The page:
Case studies in the advanced placement computer science curriculum

Published

Journal Article

Beginning in spring 1995, the Advanced Placement Computer Science Examination will include questions based on 'Directory Manager', a case study describing the design and development of a program to manage file names in a simulated directory. The 'Directory Manager' materials include the following: a problem statement; solution program code; a narrative description and defense of decisions made in the solution process; study questions distributed throughout the narrative to involve the reader in the solution process; sample exam items; and a comprehensive instructors' manual. Case studies engage students in a kind of 'apprenticeship' with an expert programmer. A variety of advantages result from using case studies to teach programming. They provide excellent models for student learning; context for study and assessment of abstract programming concepts; encouragement for students to reflect on their strengths and weaknesses and learn from their experience; opportunities for working with large programs without the overhead involved in producing them from scratch. Case studies represent a swing of the pendulum away from a focus on program synthesis toward a better balance with analytical skills. Thus this change potentially will have a significant impact on the teaching and learning of programming in high schools and colleges. Panelists will describe the upcoming changes to the examination and the rationale behind these changes. They will also describe a recent pilot study of the 'Directory Manager' materials, its results, and experience teaching with 'Directory Manager' in high school AP CS courses. Gail Chapman is ETS Consultant to the AP CS Test Development Committee. She coordinated and helped design the recent pilot study of the 'Directory Manager' materials. Owen Astrachan is Director of Undergraduate Studies in the Computer Science Department at Duke University, as well as Chief Faculty Consultant in charge of grading the exam and a former Test Development Committee member. Sarah Fix and Joseph Kmoch are AP CS instructors who participated in the pilot study. Both have several years' experience as AP CS exam readers, supervisors of question grading, College Board consultants, and leaders of workshops for AP CS instructors; in addition, Sarah has been a member of the Test Development Committee since 1989.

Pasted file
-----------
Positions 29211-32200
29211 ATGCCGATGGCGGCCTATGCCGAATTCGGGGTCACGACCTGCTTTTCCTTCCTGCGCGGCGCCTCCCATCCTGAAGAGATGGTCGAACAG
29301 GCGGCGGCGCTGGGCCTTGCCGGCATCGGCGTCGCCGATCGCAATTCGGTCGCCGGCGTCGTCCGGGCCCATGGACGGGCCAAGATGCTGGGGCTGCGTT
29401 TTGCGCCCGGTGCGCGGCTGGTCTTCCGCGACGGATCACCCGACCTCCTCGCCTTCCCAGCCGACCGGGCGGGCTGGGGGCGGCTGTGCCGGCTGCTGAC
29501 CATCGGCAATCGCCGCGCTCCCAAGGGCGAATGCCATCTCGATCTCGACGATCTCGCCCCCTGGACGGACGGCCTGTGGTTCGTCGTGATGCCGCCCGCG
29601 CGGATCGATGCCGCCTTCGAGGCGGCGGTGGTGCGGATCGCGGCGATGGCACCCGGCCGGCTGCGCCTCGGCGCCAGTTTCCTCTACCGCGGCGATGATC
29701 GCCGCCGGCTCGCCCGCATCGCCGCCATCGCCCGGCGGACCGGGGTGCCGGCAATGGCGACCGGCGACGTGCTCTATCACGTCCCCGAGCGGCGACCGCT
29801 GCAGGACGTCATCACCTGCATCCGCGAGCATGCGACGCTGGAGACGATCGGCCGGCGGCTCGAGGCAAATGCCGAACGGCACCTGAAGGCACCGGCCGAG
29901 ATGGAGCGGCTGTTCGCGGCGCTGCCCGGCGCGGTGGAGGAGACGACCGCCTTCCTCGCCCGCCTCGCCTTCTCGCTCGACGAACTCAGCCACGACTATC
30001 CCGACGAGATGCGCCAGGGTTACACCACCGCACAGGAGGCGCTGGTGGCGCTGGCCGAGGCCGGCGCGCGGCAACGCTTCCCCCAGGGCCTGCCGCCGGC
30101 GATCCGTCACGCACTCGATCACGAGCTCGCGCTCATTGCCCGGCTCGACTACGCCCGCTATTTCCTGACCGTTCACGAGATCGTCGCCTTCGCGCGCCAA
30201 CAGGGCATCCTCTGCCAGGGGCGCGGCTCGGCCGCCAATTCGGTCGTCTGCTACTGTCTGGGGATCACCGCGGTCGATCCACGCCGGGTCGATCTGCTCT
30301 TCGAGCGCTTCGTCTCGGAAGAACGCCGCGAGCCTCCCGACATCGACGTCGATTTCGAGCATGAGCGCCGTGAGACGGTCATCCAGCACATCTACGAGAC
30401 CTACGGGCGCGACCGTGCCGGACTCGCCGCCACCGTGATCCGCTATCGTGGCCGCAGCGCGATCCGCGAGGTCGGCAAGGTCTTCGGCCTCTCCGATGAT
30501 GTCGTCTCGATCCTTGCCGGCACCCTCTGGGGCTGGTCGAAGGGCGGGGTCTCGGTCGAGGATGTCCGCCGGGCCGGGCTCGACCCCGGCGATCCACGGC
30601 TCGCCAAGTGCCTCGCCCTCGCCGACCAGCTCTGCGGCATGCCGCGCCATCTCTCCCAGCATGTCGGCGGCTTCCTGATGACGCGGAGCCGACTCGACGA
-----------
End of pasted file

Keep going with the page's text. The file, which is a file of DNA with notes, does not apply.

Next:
Duke Authors

Cited Authors

  • Chapman, G; Fix, S; Astrachan, O; Kmoch, J; Clancy, M

Published Date

  • March 1, 1994

Published In

Volume / Issue

  • 26 / 1

International Standard Serial Number (ISSN)

  • 0097-8418

Citation Source

  • Scopus